I'd been on the bike for only a matter of minutes when I spotted the all too familiar sight of a biker broken down on the side of the road. With enough time and space to stop, I duly did, and had a chat with the rider. He thought his regulator rectifier had gone and was on the phone to his insurance company, which I found strange. According to him, they would only collect the bike without cost if it was 20 miles from home. Further away and the costs start to rise. He didn't have AA, RAC or any kind of third party recovery.
I offered to stay with him, but he declined my offer and after he got the bike to a safer place, he wandered off to the local supermarket to wait out the hour it was going to take for help to arrive and I continued on my journey. I've been there several times. Broken bike and a long way from home. It sucks.
On the remainder of the ride home, thoughts crossed my mind about the kind of things, we as bikers, can do to minimise the disruptive effect these kind of events can have. This isn't just about breakdowns either, this is about accidents and thefts.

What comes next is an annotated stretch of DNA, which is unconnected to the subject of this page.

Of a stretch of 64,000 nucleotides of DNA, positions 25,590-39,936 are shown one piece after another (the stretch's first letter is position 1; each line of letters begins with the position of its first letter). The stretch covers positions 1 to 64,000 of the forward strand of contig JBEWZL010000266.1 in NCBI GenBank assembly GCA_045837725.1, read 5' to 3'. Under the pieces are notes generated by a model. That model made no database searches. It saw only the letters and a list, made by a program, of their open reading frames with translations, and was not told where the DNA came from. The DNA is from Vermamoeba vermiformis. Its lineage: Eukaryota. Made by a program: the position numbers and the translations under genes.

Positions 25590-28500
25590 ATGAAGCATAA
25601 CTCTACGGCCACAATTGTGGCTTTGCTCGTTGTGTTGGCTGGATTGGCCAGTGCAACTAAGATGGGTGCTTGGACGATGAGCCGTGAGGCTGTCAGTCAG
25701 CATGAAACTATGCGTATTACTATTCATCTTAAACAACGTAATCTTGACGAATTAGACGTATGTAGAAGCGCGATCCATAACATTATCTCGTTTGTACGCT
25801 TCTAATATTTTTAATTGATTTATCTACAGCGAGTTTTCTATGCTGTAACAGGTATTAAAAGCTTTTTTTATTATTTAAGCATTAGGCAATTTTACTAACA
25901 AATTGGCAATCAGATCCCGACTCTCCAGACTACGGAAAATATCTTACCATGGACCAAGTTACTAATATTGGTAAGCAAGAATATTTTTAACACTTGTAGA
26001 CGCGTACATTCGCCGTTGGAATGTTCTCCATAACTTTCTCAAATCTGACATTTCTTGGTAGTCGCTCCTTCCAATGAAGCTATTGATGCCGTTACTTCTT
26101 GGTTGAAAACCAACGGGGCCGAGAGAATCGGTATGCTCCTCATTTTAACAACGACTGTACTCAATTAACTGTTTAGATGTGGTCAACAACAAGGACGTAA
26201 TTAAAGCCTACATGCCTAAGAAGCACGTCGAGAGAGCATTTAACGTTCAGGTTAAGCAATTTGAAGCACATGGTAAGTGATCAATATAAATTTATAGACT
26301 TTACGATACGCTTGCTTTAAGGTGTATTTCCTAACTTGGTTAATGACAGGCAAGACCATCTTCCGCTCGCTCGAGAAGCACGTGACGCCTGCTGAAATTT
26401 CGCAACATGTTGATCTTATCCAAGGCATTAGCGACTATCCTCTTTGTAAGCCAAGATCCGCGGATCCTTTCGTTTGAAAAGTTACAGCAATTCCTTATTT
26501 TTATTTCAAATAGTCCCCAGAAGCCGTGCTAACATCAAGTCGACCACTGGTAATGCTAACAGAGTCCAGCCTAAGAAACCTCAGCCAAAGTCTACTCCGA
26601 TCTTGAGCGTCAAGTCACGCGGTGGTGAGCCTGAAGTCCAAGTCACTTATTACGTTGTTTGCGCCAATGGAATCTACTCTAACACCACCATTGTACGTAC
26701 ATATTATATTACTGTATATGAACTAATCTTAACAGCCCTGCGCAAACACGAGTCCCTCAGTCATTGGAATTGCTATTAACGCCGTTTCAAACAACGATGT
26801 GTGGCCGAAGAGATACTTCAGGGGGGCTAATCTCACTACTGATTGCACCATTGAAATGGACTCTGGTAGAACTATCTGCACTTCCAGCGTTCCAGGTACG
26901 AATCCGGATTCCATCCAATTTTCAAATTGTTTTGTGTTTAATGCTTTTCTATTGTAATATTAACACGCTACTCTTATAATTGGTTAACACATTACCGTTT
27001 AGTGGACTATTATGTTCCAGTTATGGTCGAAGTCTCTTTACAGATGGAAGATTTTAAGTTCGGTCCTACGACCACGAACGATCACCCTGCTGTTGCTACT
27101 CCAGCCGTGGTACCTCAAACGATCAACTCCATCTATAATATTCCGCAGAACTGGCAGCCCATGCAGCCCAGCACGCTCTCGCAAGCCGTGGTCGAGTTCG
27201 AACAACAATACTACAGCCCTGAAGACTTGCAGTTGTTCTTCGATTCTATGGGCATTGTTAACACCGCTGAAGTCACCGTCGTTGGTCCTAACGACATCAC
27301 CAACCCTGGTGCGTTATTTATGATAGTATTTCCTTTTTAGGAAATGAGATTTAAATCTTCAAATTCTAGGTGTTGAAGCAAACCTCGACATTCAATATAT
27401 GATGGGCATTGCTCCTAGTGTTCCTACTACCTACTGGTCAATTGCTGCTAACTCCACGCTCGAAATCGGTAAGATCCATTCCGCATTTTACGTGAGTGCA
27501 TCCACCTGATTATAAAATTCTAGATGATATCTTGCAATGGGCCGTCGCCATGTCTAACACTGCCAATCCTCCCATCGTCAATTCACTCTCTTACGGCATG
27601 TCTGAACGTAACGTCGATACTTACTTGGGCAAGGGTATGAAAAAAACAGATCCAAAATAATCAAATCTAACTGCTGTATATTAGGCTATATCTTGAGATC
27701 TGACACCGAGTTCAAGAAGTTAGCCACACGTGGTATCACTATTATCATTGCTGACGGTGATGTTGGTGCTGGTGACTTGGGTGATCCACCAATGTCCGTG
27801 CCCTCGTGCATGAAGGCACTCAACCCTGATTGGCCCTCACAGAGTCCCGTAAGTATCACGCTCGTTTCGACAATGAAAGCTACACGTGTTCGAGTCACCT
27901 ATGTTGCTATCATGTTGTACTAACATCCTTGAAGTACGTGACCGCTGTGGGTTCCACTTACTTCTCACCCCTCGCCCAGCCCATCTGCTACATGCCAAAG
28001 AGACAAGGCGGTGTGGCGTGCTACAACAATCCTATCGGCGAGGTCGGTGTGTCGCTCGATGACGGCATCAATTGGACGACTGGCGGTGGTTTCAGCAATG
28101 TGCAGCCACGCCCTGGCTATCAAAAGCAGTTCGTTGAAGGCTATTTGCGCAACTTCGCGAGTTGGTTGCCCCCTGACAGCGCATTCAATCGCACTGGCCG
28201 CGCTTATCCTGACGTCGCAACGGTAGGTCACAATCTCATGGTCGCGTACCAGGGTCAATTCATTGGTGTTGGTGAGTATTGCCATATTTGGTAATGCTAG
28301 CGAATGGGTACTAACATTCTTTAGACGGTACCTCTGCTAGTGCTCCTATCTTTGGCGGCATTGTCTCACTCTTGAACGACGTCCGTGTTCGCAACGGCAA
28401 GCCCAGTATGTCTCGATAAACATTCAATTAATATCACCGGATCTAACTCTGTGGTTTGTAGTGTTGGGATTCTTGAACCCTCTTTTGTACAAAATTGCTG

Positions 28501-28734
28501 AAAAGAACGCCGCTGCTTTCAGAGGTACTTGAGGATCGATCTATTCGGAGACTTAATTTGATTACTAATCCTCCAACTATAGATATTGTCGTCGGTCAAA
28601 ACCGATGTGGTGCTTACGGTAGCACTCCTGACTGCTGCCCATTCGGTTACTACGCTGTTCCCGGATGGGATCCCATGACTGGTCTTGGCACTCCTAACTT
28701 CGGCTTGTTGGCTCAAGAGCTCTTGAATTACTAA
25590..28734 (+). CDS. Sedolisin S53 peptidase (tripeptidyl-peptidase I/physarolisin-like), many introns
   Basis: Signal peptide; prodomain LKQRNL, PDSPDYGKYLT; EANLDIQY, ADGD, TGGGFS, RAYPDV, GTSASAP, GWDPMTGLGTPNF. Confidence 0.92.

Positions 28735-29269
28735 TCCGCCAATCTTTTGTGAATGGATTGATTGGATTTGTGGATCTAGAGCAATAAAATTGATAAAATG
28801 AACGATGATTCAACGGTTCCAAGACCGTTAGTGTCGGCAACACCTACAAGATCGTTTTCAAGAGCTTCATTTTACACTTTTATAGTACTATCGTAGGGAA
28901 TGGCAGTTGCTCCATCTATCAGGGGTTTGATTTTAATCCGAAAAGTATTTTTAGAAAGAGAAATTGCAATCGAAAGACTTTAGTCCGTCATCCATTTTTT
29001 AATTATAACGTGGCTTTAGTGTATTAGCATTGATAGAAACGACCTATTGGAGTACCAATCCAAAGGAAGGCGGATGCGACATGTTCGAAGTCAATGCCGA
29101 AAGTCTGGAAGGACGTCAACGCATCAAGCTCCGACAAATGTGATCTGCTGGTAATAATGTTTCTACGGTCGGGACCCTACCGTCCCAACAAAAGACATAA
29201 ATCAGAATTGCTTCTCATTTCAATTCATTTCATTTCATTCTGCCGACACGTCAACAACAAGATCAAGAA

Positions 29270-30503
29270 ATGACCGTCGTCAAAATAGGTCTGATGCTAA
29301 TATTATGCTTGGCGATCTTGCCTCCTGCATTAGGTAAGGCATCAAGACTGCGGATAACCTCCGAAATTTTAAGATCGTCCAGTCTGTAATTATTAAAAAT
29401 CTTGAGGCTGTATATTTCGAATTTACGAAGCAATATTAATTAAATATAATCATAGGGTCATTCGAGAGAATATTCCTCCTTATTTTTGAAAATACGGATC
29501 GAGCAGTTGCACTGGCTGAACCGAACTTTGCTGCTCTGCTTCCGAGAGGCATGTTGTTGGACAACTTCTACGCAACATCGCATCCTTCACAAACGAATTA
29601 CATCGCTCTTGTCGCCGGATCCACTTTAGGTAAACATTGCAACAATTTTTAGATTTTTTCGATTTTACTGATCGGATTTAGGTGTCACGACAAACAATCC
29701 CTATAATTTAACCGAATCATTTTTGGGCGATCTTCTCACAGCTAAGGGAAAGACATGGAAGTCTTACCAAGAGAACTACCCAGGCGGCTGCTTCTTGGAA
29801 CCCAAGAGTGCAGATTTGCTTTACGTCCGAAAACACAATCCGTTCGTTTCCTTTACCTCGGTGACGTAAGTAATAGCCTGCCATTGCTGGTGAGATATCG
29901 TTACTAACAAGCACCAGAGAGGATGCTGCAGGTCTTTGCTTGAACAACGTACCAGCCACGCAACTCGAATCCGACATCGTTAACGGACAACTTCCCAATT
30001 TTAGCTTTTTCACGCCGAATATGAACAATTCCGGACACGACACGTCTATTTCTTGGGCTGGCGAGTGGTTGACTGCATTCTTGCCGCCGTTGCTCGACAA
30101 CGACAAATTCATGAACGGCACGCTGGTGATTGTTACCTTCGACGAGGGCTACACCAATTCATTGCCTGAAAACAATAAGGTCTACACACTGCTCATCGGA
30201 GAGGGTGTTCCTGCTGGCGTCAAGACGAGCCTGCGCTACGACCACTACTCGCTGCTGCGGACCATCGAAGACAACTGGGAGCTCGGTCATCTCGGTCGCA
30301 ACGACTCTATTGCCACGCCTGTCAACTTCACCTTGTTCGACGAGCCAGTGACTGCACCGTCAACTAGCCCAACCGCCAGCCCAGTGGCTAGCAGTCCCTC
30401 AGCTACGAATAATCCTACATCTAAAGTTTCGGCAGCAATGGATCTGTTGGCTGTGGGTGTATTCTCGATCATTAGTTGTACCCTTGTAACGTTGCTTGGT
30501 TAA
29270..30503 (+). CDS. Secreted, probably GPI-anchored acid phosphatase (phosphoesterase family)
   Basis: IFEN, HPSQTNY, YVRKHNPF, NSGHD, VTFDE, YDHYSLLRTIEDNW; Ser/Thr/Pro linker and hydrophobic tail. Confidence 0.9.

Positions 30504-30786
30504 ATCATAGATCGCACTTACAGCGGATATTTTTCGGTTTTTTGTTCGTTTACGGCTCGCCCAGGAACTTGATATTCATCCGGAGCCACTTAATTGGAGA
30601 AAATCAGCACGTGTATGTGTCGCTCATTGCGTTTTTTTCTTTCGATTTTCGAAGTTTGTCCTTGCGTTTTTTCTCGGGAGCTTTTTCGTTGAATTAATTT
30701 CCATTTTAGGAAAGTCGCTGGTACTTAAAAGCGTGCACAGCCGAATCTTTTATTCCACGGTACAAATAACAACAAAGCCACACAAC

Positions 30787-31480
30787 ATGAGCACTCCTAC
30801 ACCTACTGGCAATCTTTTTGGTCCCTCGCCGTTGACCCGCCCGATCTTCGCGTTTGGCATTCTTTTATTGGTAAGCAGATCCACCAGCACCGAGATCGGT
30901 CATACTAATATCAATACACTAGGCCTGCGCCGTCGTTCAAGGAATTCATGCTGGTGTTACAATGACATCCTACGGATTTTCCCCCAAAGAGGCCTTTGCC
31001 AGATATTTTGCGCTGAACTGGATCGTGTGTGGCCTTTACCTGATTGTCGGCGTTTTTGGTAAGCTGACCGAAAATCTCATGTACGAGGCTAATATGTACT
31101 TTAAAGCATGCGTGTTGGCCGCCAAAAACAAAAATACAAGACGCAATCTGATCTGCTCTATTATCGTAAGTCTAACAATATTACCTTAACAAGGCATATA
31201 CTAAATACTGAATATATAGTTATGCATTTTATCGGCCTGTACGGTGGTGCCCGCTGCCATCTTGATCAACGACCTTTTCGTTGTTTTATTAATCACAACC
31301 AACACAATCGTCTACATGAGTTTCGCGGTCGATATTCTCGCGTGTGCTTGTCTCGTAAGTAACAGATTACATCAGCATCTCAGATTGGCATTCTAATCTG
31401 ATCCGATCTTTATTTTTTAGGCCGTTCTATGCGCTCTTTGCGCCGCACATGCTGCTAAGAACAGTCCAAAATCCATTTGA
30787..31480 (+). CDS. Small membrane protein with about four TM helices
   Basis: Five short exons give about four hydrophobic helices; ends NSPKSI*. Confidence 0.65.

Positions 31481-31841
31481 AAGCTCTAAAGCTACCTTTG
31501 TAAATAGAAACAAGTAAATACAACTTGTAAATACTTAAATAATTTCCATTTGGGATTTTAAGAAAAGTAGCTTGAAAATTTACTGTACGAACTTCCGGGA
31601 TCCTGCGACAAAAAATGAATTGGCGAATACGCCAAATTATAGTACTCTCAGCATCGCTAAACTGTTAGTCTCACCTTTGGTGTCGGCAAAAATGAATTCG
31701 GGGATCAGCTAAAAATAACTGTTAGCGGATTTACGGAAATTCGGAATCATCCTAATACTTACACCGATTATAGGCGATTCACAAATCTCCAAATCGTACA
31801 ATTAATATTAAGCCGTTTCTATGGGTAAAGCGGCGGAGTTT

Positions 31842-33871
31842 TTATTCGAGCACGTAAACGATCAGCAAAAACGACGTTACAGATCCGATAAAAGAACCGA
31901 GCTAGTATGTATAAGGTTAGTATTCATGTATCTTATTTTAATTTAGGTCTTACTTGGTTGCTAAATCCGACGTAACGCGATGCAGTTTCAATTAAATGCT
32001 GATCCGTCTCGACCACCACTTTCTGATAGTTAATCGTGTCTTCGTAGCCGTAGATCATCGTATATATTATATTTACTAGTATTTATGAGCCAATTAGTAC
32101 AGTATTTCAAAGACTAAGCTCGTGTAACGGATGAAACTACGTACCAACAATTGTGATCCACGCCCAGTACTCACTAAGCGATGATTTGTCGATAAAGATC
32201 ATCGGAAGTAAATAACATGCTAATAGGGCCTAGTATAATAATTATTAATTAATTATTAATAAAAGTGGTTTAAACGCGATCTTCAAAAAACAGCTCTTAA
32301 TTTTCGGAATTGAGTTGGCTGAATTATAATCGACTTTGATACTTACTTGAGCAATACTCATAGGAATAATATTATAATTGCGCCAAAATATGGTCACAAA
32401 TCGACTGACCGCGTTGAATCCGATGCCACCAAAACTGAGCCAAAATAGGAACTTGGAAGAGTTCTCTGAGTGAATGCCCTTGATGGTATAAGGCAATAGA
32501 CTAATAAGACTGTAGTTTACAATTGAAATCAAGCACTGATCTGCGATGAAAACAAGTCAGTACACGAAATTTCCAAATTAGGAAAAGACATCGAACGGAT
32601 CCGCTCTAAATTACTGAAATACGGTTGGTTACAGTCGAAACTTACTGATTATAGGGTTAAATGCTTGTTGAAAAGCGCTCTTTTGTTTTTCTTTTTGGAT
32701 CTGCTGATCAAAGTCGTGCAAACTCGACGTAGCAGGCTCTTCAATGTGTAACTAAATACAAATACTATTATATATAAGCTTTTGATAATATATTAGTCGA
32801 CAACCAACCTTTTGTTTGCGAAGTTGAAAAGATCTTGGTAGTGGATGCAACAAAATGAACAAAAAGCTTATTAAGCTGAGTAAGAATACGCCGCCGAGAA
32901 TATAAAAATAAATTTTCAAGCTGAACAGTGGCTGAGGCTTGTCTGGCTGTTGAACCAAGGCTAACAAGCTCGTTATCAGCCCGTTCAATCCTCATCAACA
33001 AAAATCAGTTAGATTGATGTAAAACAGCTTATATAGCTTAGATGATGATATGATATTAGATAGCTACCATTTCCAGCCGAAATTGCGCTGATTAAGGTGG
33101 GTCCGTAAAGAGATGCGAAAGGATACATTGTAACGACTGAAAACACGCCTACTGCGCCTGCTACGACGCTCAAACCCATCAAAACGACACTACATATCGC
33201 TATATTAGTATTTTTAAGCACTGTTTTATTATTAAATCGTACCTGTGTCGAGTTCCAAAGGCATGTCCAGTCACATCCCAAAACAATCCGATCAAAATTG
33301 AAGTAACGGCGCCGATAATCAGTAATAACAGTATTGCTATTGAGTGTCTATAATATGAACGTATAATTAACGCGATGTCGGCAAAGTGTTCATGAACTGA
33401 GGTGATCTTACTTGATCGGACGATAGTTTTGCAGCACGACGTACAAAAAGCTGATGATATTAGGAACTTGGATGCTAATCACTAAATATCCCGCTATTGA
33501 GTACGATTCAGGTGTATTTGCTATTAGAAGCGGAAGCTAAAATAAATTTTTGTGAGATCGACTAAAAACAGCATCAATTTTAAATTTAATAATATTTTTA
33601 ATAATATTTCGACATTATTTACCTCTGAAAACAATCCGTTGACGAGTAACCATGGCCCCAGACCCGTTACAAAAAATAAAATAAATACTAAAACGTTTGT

When it comes to accidents and what to do at the scene, we have Bikerdown courses, like those I work on in Dorset. For breakdowns, there are recovery services who, with a suitable plan, don't charge you through the nose to come and get you. Lastly, there's theft. I've been the unfortunate victim of bike theft and I still remember how helpless I felt being up in the Midlands, not knowing where my bike was. (S279 RUX where are you now) I wandered around the local roads and empty open spaces for a few hours, just to see if it had been dumped. It was horrible and I never saw it again. It was because of this, that my bikes are either alarmed, have trackers or both.
There are social media groups dedicated to the theft of motorbikes, with people offering rewards and or threatening physical harm on those who have taken it. I've seen rewards for thousands of pounds. Thousands! A high end tracker, not these Poundland wastes of time, cost at the max, £300 and that includes the installation and subscription.
All this just leads to the mindset of instead being poorly prepared and reactive, be well prepared and proactive. It may cost a few quid in the short run, but it will minimise, or completely reduce stress or serious financial outlay in the long term. Back to the rider in question, his little 650 Suzuki had trick grips, ASV levers, coloured braided hoses and an action camera mount on the tank. Now they could have all been on the bike when he got it, but if not, instead of splashing out £200 on levers, spend a third of that and get a top recovery package and don't spend an hour in the local supermarket, worried how you're going to get home in the dark without a clear visor.